Analog Devices processor enables lower cost vision systems

  • 30-Apr-2012 05:41 EDT
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ADI’s latest Blackfin chips use a Pipelined Vision Processor to speed up image processing without pushing up costs.


In response to the soaring use of cameras in vehicles, Analog Devices Inc. (ADI) has unveiled a digital signal processor with a video analytics accelerator targeted at advanced driver assistance systems. The Blackfin processors can help vision systems do multiple tasks such as pedestrian detection and traffic-sign recognition.

The ADSP-BF608 and ADSP-BF609 dual-core devices, which run at 1 GHz, feature a Pipelined Vision Processor (PVP) that can accelerate up to five concurrent image algorithms. That lets a single camera run several tasks such as high-beam control, front-end crash avoidance/mitigation, lane-departure warning, pedestrian detection, and traffic-sign recognition. Handling many tasks with one device can help cut costs.

“The PVP helps us provide pricing and power consumption points that will enable wider adoption of embedded vision systems,” said Colin Duggan, Director of Product Marketing, at ADI's Processors-DSP Core Technology Group. “That’s important now as safety ratings agencies start looking at vision’s impact when they award safety ratings.”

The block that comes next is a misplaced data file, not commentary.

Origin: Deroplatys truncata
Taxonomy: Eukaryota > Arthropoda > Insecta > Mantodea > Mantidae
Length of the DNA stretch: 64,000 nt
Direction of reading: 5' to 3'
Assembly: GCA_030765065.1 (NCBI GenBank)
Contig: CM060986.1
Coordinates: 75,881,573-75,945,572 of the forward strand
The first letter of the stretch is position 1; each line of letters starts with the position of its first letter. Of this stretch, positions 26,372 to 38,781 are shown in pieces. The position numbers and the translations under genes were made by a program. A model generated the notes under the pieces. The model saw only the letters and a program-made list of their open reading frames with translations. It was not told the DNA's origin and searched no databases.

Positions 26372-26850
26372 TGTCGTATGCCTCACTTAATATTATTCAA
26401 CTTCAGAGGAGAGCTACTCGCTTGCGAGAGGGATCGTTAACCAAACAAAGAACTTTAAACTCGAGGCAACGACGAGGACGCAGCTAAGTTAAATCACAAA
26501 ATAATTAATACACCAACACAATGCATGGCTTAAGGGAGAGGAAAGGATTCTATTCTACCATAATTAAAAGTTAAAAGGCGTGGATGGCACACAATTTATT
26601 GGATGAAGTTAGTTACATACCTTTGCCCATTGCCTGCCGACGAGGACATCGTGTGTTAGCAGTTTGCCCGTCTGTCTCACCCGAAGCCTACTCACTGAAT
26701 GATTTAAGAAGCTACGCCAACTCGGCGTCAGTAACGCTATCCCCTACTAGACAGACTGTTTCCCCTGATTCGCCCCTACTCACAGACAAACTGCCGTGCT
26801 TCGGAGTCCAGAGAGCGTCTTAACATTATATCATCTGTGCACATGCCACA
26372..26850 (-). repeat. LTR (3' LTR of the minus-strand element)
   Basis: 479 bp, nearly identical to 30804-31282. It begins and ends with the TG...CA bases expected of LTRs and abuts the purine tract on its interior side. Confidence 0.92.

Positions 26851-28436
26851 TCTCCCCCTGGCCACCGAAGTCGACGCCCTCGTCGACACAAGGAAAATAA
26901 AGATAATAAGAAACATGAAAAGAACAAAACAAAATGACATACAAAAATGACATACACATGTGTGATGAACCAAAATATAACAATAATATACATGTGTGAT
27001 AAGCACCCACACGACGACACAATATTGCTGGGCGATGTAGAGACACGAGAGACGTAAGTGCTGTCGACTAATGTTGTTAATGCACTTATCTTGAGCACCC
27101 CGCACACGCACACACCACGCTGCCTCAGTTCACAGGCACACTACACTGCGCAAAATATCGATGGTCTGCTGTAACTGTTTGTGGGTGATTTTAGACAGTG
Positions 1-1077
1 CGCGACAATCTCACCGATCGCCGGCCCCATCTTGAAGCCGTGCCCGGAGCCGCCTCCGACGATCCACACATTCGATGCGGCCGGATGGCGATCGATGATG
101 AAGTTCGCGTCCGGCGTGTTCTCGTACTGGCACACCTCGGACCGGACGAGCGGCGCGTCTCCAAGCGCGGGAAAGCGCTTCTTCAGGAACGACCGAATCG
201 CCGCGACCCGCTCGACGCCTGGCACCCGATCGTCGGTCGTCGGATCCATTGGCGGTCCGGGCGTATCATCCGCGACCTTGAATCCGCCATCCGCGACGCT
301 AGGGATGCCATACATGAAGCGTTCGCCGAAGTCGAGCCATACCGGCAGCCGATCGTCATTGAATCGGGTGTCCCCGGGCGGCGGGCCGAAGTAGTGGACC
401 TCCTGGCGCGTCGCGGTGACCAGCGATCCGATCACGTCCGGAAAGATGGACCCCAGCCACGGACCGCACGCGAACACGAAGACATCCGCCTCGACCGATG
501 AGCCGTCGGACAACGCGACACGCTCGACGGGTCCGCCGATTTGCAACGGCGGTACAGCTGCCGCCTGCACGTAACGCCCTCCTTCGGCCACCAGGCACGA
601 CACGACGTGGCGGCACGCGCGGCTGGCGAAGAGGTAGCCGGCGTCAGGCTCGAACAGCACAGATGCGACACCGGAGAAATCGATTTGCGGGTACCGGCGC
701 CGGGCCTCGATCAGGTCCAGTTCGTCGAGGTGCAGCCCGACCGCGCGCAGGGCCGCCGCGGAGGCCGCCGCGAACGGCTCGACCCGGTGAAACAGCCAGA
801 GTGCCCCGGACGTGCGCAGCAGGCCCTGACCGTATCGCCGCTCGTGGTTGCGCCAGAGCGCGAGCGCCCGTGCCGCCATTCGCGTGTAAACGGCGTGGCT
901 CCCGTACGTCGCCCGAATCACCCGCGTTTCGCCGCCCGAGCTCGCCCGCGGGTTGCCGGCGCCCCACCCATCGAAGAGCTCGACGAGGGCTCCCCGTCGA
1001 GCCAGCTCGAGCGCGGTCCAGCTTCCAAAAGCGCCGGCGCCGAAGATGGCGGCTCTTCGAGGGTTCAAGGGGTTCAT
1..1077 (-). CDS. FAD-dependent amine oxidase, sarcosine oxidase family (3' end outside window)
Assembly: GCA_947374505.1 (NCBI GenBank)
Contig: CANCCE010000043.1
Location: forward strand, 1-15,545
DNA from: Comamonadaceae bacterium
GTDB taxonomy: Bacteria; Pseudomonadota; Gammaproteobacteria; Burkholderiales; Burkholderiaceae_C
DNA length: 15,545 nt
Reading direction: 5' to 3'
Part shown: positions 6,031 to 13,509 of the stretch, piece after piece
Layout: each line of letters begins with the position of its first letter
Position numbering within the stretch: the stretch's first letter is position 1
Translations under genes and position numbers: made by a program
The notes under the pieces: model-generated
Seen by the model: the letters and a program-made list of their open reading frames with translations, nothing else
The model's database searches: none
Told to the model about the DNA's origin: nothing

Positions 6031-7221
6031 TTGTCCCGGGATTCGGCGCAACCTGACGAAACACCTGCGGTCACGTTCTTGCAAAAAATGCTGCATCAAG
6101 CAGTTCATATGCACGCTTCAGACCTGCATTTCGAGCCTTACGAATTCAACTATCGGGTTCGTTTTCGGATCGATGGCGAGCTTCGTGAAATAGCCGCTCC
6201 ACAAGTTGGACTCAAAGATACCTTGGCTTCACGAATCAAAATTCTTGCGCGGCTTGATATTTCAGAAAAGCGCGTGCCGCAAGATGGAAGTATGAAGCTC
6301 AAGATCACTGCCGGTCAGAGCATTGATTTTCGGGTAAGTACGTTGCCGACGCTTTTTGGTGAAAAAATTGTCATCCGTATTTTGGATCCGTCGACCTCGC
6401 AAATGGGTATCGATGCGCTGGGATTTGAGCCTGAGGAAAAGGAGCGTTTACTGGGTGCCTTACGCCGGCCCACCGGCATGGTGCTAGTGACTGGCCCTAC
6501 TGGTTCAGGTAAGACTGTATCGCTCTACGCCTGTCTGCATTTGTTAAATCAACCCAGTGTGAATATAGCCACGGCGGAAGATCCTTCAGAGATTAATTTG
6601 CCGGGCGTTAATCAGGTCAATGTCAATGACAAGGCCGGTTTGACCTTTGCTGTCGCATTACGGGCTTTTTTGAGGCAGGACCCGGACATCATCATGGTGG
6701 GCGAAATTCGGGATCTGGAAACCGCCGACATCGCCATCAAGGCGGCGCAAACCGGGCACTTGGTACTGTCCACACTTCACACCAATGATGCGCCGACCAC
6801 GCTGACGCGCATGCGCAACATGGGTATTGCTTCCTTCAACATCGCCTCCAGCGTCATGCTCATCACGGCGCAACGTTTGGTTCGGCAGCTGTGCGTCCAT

He noted that power consumption can be as important as pricing, particularly in environments where the camera and processors are placed near the rearview mirror; it can be very hot there, and there’s no room for heat sinks. The new Blackfin devices only draw 400 milliwatts, Duggan added.

One reason for the low power consumption is that the large SRAM bank on the chip of 4.3 Mb can store incoming images so that the PVP can do a lot of image processing before data are moved to external memory.

It takes power to move data off chip, so minimizing the number of transfers can bring a significant power savings. Memory requirement must be high when high-definition video means moving 1280 x 960 pixel images at rates of 30 frames/second. The DSP family also focuses on high reliability, which is central in safety devices because false positives can be as problematic as not detecting a problem in time to alert a driver.

“Memory parity, error correction coding, and system protection for detecting faults are all important parts of safety system designs,” said Richard Murphy, Business Development Manager of ADI's Processors-DSP Core Technology Group.

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